My Biggest Gripes with Austen Movies

Generally speaking, Gentle Reader, when times are tough I watch Austen movies. I know, I know, but we all have our visual comfort food.

Austen Movie Sins Promo Blog Post

I don’t like to be negative here on the blog, but I figure taking sublime umbrage in a Jane Austen movie adaptation ranks pretty low on the totem poll of putting negativity out into the world. Still, if you come here for all things positive, best to skip this post.


Still with me?

For the purposes of this discussion I’m going to talk about only those movies and miniseries produced in the last 20 years.

I have plenty of gripes with the 1970s BBC series of adaptations, but those party stem from being made the 1970s, just as it would for some of the 1950s and earlier black & white productions.

All of these, then, I tend to think of as period pieces, both in and of themselves, and representing the aesthetic and directorial style of he time in which they were made. As such, I hold them to different standards.

So without further adoo…

Gail’s Biggest Pet Peeves in Austen Movies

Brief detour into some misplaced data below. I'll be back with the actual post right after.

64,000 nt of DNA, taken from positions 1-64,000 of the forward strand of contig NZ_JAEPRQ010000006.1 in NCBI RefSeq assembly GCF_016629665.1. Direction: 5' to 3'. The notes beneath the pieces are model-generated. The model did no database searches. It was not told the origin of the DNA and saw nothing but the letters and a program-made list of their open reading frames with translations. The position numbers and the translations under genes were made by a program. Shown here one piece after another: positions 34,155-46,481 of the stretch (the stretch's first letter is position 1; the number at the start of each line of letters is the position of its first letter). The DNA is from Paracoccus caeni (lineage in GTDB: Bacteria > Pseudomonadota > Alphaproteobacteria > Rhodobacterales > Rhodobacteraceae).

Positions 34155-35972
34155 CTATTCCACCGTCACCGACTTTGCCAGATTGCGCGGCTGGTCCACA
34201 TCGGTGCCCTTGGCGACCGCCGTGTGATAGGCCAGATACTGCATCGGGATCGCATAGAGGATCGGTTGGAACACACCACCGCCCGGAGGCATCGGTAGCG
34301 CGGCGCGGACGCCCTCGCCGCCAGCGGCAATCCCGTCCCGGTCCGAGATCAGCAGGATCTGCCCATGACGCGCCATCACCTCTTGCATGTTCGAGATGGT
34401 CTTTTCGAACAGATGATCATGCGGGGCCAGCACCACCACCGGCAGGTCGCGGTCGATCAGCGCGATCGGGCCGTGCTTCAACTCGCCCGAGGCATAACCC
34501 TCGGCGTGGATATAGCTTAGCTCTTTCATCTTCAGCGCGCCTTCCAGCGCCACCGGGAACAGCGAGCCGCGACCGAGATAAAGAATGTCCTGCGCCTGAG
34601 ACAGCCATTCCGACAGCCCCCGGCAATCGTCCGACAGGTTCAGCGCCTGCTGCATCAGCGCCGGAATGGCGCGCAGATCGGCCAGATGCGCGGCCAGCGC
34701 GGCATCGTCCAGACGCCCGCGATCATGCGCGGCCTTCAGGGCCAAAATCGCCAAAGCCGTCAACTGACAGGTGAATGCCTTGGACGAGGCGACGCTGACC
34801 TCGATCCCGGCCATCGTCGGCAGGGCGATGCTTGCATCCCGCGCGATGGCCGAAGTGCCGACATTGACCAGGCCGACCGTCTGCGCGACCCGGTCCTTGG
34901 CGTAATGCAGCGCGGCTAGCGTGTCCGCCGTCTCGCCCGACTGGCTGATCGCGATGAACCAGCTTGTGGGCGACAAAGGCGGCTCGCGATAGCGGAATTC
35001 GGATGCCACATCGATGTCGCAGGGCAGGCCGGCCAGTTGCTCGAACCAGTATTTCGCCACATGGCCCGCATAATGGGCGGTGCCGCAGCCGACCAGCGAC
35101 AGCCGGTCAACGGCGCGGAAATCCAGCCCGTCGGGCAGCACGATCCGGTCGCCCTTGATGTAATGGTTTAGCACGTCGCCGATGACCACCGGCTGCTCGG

Okay then, let’s talk things about Austen adaptations that bother me.

Hair Sins Austen Wear it Up

A Lady’s Hair Is WORN UP

For goodness sake. There is absolutely no excuse of any grown female character in an Austen movie to have her hair down and loose. Under no circumstances, outside of the bedroom, would this have been acceptable. Even young girls would have had it plaited or tied with ribbon, or treated in some way.

We are talking Austen characters here, basically tradeswomen and higher ranked. THE HAIR WOULD BE UP.  It is absolutely unacceptable in a period piece to break this society regulation. It’s upsetting to watch, breaks the suspension of disbelief, and instantly modernizes a character.